By Jack Loder
Generally speaking, a pair of two run home runs in the first three innings of a ballgame isn’t a death sentence for the team on the other end of those bombs. It seemed ominous, however, when Falmouth did just that to the Firebirds on Thursday night.
To say that Orleans is struggling at the plate lately would be a gross understatement. They were shutout for the second straight night by the Commodores, unraveling late in an ugly 6-2 home loss. The past two days featured games against the Western division’s bottom feeders, games that were supposed to be much needed boosts to the Birds’ playoff resume.
Instead? 17 innings without a run. They may as well have been shutout, with both runs coming from a ninth inning rally staged too late. This feels like a turning point in a season that has largely straddled the middle ground between very good and very bad. Firebird arms have been pitching with little margin for error this summer,
The Firebirds have scored seven runs in their last six games. They’ve left runners all over the basepaths. In situations that seemed impossible to not push a run across, they’ve found a way. There’s not really more than one way to slice what we’ve seen during this stretch. It’s really poor execution at the dish.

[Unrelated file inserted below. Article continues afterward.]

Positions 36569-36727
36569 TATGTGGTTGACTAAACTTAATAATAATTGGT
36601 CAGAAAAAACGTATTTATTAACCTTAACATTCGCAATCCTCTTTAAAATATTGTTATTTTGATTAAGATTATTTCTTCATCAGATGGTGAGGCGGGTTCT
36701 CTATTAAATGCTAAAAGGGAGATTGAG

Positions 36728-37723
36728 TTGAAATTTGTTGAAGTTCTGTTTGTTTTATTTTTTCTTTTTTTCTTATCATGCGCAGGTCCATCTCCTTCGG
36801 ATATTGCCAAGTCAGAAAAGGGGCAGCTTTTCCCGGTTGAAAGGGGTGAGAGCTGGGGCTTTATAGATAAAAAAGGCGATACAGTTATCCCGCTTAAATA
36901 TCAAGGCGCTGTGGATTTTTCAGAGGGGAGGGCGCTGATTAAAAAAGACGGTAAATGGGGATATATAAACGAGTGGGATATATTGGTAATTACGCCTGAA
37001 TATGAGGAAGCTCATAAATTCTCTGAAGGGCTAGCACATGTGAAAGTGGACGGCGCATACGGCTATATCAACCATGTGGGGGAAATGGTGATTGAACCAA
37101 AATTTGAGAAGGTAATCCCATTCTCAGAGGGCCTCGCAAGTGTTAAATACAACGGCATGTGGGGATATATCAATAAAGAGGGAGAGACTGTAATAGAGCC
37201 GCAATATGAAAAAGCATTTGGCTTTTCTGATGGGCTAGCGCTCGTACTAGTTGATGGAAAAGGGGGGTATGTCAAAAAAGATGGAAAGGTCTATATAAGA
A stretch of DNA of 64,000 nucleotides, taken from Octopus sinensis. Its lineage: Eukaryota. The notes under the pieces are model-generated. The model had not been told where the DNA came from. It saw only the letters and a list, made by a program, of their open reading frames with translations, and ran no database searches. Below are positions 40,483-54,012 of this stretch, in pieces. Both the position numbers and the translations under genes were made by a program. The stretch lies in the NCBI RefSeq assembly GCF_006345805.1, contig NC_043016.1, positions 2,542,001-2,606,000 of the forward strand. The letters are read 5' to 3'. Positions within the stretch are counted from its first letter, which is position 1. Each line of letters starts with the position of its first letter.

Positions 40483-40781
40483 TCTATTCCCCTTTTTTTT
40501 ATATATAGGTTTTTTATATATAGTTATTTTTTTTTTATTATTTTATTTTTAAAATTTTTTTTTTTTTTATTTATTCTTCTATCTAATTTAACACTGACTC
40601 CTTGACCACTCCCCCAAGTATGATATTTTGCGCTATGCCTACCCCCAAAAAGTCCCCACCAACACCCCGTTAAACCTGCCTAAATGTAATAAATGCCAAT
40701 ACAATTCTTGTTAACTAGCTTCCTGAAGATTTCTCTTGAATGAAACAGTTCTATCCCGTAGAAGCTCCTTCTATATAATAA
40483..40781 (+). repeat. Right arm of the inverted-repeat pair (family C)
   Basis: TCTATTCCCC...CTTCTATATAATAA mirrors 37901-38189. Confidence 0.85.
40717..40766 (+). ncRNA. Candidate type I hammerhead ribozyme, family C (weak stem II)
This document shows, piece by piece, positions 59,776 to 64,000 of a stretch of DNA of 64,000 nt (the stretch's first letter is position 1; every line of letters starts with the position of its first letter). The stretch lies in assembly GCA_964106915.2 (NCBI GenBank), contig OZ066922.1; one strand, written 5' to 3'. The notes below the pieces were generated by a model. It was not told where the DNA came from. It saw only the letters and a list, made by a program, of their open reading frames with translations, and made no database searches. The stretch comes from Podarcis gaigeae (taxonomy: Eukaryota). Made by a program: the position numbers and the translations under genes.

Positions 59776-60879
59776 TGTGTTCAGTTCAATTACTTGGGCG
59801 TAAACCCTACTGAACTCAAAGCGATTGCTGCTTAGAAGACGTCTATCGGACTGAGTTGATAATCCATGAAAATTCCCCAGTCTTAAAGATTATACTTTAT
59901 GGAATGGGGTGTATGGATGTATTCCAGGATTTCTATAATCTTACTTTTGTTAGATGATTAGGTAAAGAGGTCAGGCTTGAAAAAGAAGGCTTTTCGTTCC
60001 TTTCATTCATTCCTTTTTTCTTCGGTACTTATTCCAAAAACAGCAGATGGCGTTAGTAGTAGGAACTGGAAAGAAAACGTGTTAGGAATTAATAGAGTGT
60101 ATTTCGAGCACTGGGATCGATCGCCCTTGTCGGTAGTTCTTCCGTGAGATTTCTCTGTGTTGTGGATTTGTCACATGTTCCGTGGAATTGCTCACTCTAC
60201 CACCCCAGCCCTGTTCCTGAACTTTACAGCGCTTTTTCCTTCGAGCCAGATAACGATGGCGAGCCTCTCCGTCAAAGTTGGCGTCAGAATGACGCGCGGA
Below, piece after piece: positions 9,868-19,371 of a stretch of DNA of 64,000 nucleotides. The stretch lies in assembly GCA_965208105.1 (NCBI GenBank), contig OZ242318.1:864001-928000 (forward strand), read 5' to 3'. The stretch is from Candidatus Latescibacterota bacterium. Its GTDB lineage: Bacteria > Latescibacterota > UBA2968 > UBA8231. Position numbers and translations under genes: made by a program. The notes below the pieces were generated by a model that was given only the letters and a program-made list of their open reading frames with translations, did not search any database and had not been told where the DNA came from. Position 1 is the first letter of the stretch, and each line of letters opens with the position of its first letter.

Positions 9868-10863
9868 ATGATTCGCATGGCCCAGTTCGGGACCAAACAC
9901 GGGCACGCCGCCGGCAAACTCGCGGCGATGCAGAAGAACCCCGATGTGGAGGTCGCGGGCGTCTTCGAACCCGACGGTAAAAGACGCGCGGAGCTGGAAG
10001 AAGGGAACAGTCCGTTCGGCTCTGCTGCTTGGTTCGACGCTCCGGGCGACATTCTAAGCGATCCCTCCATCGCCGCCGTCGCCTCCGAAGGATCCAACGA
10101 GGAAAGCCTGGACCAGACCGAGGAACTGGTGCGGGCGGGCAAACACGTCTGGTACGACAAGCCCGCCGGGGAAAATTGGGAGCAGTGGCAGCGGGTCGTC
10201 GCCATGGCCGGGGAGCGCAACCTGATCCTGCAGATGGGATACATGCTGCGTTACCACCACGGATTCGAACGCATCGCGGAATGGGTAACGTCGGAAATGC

The Commodores expanded their lead late in the game with an ugly top half of the seventh inning. Cam Marty had a rough outing in his first appearance with Orleans, giving up two runs on five hits in a high stress inning. He wasn’t helped by some uninspired defense. When the dust settled, the Birds were staring a 6-0 deficit in the face.
A bright spot as usual was AJ Blubaugh. In his last appearance of the summer before he departs for the draft, the right hander out of UW Milwaukee was his usual masterful self. He finishes the summer with a *checks notes* 0.00 ERA. He struck out 40% of the batters he faced during his time with Orleans.
“I’m so thankful for my time with the birds this summer. It’s nothing like I thought I’d ever experience.” Blubaugh said. “I met some great people and experienced the town of Eastham and Orleans. Im really grateful for this summer.”
The pitching being a bright spot in a night without clutch hitting is becoming a troubling trend. Garret Guillemette and Orleans maintain that their hitters will come around.
“We’re facing the best pitchers in the country,” Guillemette said. “It’s all about team offense, knowing when we have to move guys over and manufacture runs. We’re working really hard, I promise it will come.